Hemp producers who sell CBD products will often use the 2014 Farm Bill to claim that it is legal. This bill includes a provision that allows for the legal cultivation of hemp provided it is used for academic agricultural research or under a state pilot program. But there is still confusion about whether the legal allowance for cultivation also includes selling it.
Whereas Michigan already had medical weed legalized to make for a quicker route to starting full legislation, these states don't yet have an operational system in place. North Dakota and West Virginia also still are not operational yet, nor in Louisiana or Arkansas. Ohio is also behind schedule, having been unable to meet their goal of having operational dispensaries two years after voting for legalization. And until those are operational, the Ohio Board of Pharmacy ruled that any CBD products not sold in dispensaries licensed by the state's program are illegal.

This means that CBD oil products that are derived from these “not marihuana” parts of imported hemp plants are not federally banned, and the natural cannabinoids in hemp-derived products are exempt from DEA enforcement. While hemp cannot be legally cultivated in the U.S. except under state-regulated programs, hemp-derived oil has been a legal import in the U.S. for decades.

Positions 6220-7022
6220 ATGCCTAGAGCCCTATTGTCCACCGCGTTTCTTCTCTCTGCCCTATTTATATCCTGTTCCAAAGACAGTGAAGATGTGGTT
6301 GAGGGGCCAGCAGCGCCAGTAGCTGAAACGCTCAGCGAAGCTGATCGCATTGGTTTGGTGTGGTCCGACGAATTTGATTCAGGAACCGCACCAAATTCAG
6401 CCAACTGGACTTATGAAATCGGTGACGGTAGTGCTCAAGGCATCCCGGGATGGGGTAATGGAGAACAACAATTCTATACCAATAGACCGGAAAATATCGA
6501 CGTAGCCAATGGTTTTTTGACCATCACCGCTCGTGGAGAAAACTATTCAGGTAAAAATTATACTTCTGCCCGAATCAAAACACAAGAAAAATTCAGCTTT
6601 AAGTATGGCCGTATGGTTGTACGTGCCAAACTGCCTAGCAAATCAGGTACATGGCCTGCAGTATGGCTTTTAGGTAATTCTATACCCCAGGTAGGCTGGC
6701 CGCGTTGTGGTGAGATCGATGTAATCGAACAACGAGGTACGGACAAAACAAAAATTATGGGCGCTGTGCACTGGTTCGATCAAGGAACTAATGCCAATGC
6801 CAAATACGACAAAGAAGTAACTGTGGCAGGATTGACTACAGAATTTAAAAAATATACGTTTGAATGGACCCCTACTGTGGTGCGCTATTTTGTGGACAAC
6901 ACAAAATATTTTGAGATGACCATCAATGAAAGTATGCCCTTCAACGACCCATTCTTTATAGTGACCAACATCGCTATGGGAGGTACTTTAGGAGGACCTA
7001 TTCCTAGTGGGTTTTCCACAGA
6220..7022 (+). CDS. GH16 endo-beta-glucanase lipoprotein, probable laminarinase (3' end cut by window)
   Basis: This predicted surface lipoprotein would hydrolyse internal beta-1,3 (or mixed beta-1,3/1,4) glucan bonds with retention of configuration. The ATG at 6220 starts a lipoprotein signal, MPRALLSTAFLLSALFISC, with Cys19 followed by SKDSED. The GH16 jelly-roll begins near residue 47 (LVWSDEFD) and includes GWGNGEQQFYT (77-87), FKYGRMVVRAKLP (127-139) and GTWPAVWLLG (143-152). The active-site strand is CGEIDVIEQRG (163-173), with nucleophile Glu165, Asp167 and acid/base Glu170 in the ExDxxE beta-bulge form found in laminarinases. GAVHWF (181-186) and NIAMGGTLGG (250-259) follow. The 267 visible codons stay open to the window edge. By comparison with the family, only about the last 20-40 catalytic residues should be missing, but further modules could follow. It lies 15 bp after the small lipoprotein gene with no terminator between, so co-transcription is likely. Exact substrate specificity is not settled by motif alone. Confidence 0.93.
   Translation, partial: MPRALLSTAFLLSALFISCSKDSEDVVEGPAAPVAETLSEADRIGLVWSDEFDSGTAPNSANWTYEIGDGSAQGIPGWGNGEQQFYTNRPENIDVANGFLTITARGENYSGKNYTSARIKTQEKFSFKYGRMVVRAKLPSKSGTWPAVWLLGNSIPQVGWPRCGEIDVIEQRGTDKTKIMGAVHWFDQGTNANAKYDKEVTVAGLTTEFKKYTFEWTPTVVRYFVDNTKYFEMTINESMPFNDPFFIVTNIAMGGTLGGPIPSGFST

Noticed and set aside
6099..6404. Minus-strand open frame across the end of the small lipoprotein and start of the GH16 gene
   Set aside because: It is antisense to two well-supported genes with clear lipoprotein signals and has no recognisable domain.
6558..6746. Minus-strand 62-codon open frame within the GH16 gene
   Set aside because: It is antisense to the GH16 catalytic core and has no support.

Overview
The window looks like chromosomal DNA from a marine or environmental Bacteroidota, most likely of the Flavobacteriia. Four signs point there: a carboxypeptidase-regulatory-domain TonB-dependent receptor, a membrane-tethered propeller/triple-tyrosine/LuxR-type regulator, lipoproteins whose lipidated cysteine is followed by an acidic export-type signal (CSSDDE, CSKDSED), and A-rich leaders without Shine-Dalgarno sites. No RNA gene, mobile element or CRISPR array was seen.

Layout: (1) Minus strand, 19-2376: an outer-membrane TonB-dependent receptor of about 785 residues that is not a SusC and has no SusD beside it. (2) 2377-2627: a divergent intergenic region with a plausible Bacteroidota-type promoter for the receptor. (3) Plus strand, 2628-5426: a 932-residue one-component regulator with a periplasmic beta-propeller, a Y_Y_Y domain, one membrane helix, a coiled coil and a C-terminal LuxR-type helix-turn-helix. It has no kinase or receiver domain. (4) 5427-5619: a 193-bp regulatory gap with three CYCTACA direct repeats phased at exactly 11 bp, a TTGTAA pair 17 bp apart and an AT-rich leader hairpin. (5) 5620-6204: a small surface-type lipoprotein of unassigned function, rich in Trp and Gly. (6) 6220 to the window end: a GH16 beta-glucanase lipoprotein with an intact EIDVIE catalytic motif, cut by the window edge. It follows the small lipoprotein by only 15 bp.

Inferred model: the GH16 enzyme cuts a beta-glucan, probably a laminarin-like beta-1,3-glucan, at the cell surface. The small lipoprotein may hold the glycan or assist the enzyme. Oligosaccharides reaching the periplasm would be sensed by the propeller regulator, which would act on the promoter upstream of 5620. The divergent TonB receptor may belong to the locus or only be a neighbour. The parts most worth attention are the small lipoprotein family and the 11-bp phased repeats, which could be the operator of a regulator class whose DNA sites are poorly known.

“There is a great deal of confusion regarding the legal status of hemp and why these products are so readily available versus marijuana-based CBD products. In 2014, the Farm Bill stated that hemp was different from marijuana, yet the Drug Enforcement Agency’s (DEA) position is that hemp comes from the cannabis sativa plant and as such falls under the controlled substance act. In 2004, the Hemp Industry Association won a court case against the DEA from the Ninth Circuit Court of Appeals that ruled the DEA didn’t have the authority to ban hemp under the CSA. “By that federal court ruling, similar to non-scheduled hemp food products, this allows Medical Marijuana, Inc. (including  HempMeds®) to sell online and distribute to customers in the U.S. states,” said Dr. Stuart Titus, the company’s Chief Executive Officer.”